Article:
Taken at face value, his resume may not sound all that impressive… a few years as a storekeeper, and founder or the local militia. and his death, in 1802 at the age or thirty-eight, came barely more than a half-decade after he moved to the area. But there must have been something about the man… that lead his fellow pioneer to name their fledgling settlement after him.
Descended from the “Falkners” who came to America from Saxony in the 1600′s, Daniel was the fifth of eleven children; his father, John Faulkner Sr., fought in the Revolutionary War. Daniel worked as a surveyor for Charles Williamson, which brought him into the forests of upstate New York, and to a certain valley which still bore evidence of recent Seneca Indian habitation. 1796 he uprooted himself from Pennsylvania and returned to the valley, along with his brother James (another brother, Samual, would join them the following year; he was the father of Dr. James Faulkner, another Dansville Hall of Famer). With the proceeds of the sale of his Pennsylvania property (about $10,000), He commenced to setting himself up as the embyonic village’s first store keeper, bringing in loads of goods by sleigh from Pennsylvania and Albany. The store was located on the northwest cornerof Main and Ossian; he would also open a tavern across the street, and a sawmill a ways to the south. Many of the earliest settlers… some fiftheen families, it is said… came to settle here specifically by his encouragement. Later, he would organize a local militia… one of the first in the state… a group of 30 or so men christened the “Grenadiers” which would earn their commander the title “Captain Dan”.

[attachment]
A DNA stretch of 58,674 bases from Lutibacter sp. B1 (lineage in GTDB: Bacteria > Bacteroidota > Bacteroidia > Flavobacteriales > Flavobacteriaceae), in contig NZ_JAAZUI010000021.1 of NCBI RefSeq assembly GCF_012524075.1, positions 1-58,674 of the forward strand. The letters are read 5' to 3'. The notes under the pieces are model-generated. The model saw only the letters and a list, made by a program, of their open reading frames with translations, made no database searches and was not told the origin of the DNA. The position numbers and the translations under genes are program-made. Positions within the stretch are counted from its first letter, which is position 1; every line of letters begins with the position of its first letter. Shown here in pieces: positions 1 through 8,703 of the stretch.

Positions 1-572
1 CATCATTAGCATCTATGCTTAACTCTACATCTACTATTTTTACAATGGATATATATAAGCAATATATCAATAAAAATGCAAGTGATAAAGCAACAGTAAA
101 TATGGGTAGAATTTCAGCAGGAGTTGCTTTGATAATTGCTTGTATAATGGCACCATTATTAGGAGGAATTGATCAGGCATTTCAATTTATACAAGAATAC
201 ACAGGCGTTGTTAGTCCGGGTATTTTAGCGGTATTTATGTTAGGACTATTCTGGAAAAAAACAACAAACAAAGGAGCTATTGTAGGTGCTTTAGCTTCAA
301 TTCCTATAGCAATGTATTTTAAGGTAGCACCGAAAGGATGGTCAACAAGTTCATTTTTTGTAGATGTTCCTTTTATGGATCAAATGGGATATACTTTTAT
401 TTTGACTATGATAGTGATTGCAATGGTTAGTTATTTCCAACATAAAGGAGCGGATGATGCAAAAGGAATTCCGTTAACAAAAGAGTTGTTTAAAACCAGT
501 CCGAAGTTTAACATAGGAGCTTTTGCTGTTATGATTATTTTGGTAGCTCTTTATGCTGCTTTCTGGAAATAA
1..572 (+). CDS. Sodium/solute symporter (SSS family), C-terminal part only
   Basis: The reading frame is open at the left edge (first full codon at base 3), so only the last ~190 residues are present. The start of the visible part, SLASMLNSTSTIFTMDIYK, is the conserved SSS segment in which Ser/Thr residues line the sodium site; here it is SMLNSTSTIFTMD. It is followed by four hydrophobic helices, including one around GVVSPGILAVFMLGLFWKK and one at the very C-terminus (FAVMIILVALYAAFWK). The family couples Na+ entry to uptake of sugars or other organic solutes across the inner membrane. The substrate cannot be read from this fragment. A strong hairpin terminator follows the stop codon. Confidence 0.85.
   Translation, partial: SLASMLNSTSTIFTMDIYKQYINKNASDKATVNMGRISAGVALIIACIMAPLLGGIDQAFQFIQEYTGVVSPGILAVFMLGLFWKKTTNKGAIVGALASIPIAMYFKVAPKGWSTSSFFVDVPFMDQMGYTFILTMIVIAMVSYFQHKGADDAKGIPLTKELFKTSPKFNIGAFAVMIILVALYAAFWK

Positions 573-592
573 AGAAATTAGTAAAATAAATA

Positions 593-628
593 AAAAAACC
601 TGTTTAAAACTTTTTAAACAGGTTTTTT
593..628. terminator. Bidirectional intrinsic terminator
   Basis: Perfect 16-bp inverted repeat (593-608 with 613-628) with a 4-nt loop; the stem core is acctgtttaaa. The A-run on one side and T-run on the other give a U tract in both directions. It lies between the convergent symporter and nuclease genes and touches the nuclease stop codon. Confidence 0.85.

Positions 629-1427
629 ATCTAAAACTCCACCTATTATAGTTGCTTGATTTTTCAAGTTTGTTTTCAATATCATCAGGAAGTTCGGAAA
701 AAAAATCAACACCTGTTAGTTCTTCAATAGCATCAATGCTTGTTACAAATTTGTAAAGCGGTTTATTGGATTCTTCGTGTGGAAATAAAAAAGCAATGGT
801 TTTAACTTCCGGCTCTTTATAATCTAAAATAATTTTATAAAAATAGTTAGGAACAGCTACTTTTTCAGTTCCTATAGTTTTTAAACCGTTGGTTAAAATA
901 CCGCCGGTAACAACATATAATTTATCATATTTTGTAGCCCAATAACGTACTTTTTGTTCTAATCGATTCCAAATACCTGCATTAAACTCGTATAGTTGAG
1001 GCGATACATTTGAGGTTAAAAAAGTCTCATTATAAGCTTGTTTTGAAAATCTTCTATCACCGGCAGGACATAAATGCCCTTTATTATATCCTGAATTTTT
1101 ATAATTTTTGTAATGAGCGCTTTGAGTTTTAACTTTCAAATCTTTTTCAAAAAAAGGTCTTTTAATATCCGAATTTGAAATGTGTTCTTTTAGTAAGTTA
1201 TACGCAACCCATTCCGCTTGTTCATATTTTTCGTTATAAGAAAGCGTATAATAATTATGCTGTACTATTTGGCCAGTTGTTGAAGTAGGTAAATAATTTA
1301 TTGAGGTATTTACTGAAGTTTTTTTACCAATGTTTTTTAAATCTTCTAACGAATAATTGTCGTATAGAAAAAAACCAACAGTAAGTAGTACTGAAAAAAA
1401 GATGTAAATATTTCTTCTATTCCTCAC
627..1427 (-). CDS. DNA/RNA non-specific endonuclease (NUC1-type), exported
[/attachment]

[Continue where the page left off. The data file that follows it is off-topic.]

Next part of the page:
It is not known exactly when his fellow pioneers elected to name their town after him; but by the time of the first official town meeting, held in 1797, the name “Dansville” had come into existence. Unfortunately, not long thereafter “Captain Dan”, his store having gone under (perhapshe had been a little too generous with his credit), was forced to temporarily abandon the village, and he returned to Pennsylvania to take up tarvern keeping and rebuild his furtune. He woud return to Dansville, only to Die of undisclosed causes in January 1802. He married Hannah Perine, daughter of Captain William Perine; their decendants number in the hundreds.